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Does outrage over Libby have an outlet?

July 3rd, 2007 . by TexasFred

WASHINGTON - The spectacular pardon or reprieve has become a reliable end-of-presidency event. As he was about to leave office in 1992, George H.W. Bush pardoned former Defense Secretary Caspar Weinberger and other officials convicted in the Iran-contra affair.

Six years ago, during his final hours in the White House, Bill Clinton pardoned fugitive financier Marc Rich, whose ex-wife Denise had given generously to Clinton’s campaigns and to his presidential library.

The most famous case, President Ford’s pardon of former President Nixon, was a presidency-ending event in another sense — it led directly to Ford’s defeat in the 1976 election.

I am not surprised, nor am I outraged by the action taken by Pres. Bush in his commutation of the Libby prison sentence, I was a bit taken back that it happened so soon, I fully expected that there would be some sort of presidential intervention but I presumed it would come as President Bush was on his way out, bad presumption on my part I guess…

President Bush’s commutation of the 30-month prison sentence of former vice presidential aide Lewis “Scooter” Libby fit the pattern set by his predecessors.

And the reaction to these acts of clemency had a familiar ring.

All presidents have done it, at least in recent times, it’s their privilege, it’s one of the perks of being the President, and if the Congress and/or Senate doesn’t like it, then in my opinion they need to bring up a constitutional amendment debate and look into the feasibility of changing that presidential privilege…

One thing they may want to consider though, if their feigned outrage pushes them in that direction, and if such an amendment were to come to fruition, what would certain congressmen and senators do if at some point in time they found themselves to be in need of a presidential pardon?? I wonder if that’s why they leave that pardon/commutation thing alone??

That would be one of those be careful what you wish for things…

And the really hilarious thing is, the Dems are going crazy over this, Democratic Underground and Daily Kos are in full libtard meltdown mode, Dems in both houses of congress are simply outraged, and to each and every one of them I have one word to say: HYPOCRITES!

Bill Clinton commuted 38 sentences and pardoned 147 other individuals, the numbers can be found HERE, George W. Bush has pardoned 113 people so far, if you stand them up side by side, I fail to see where the Dems have ANY reason to be outraged, all I see is, pot, meet kettle

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Does outrage over Libby have an outlet?

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7 Responses to “Does outrage over Libby have an outlet?”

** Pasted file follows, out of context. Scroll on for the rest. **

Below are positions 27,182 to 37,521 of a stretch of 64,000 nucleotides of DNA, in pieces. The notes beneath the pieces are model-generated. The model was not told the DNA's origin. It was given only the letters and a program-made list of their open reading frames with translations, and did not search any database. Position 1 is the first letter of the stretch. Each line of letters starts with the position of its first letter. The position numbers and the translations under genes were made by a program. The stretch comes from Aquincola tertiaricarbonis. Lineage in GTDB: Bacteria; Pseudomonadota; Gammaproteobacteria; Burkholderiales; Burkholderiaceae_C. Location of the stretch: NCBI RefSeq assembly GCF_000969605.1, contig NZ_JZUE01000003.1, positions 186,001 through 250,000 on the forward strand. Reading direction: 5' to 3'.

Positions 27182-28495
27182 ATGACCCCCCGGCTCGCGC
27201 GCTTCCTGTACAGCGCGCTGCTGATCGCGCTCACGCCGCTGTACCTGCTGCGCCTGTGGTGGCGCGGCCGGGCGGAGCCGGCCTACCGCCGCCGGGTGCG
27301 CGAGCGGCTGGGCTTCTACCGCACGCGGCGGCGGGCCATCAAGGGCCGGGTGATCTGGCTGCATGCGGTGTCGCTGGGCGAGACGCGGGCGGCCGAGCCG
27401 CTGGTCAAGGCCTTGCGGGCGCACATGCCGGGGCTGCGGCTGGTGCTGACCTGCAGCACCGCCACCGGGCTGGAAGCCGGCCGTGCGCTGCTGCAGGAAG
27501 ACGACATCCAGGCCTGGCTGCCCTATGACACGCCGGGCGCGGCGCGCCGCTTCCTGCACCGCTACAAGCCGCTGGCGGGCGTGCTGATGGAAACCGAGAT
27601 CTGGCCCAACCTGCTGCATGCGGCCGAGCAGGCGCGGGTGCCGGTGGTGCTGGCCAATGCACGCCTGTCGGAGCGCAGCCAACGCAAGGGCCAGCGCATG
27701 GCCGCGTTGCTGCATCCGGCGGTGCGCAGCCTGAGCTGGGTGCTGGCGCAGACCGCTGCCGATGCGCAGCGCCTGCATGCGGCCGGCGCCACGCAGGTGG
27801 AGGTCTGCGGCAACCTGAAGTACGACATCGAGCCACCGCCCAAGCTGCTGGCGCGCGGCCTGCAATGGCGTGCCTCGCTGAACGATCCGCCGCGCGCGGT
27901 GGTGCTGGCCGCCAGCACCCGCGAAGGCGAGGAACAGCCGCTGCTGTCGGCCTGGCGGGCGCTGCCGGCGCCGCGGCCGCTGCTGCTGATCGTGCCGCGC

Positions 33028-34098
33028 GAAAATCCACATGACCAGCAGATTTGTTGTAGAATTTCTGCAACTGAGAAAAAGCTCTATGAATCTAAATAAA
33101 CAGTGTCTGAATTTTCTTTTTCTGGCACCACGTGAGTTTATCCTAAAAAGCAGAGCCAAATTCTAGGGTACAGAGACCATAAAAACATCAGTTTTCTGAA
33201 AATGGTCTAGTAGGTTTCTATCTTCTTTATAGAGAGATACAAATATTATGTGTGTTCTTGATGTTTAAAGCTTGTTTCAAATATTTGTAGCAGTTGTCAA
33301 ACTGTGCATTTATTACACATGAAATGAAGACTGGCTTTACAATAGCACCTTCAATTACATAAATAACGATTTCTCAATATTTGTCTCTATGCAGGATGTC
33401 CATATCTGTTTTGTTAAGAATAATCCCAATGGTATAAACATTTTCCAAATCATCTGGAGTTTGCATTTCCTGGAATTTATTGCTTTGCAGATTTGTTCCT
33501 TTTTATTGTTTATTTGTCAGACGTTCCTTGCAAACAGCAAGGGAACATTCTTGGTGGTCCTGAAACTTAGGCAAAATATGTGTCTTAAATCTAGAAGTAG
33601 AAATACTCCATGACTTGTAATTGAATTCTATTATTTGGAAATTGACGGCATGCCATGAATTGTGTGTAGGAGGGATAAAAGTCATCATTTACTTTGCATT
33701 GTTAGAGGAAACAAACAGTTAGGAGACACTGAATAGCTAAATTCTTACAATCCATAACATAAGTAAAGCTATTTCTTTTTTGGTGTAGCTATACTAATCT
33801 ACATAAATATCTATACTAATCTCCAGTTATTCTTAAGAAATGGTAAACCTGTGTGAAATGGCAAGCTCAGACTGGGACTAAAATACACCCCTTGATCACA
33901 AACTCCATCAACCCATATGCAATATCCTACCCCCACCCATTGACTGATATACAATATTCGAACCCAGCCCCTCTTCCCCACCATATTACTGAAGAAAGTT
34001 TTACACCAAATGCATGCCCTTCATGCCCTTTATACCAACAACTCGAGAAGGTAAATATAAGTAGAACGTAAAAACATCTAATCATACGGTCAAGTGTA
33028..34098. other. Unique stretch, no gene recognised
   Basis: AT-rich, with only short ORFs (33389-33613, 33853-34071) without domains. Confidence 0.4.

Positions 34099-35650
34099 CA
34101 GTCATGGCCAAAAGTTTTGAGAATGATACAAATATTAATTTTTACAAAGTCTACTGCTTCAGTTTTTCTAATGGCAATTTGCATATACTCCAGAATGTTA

1. comment number 1 by: Ranando

    Your right, they all do it.

    I’m against it all around, by any President.

    Commiting a crime, found guilty and getting a pass because your a friend of a setting President.

    I do not agree with that in any shape or form.

    That is, unless I was found guilty of a crime and knew a setting President, than it would be OK, LMAO.

  2. comment number 2 by: TexasFred

    Ranando, I am LMAO at that last line, I felt the same way too!!

  3. comment number 3 by: TexasFred's

    Does outrage over Libby have an outlet?…

    WASHINGTON - The spectacular pardon or reprieve has become a reliable end-of-presidency event. As he was about to leave office in 1992, George H.W. Bush pardoned former Defense Secretary Caspar Weinberger and other officials convicted in the Iran-contr…

  4. comment number 4 by: Sage

    Excellent article Fred…well done.
    Your comments and insight are top notch on this bit of news.
    They are hypocrites to go and implode over the pardon, I was also taken back at the swiftness of the pardon. Fred Thompson said Libby should be pardoned and apparently so did Rush, although I didn’t read the articles in detail as to their reasoning.
    Keep up the good work my friend.

  5. comment number 5 by: Sage

    On Jan. 20, 2001, I granted 140 pardons and issued 36 commutations. During my presidency, I issued a total of approximately 450 pardons and commutations, compared to 406 issued by President Reagan during his two terms. During his four years, President Carter issued 566 pardons and commutations, while in the same length of time President Bush granted 77. President Ford issued 409 during the slightly more than two years he was president.

    Per Bill Clinton’s own pen.

    Thought you might like to know he pardoned more than we thought.

    My Reasons for the Pardons

  6. comment number 6 by: Lord Nazh©

    Was going to make Sage’s point also. Don’t EVER use wiki as a source :)

    I believe the President has this right and I agree with this right. I don’t always agree with the use of it, but there has to be a FINAL arbitrator of justice in the country. (and no SCOTUS isn’t it)

  7. comment number 7 by: TexasFred

    Wiki was convenient, I am the one that added the source on Sage’s comment…

    Wiki just happened to have an accurate list of the pardons for that day…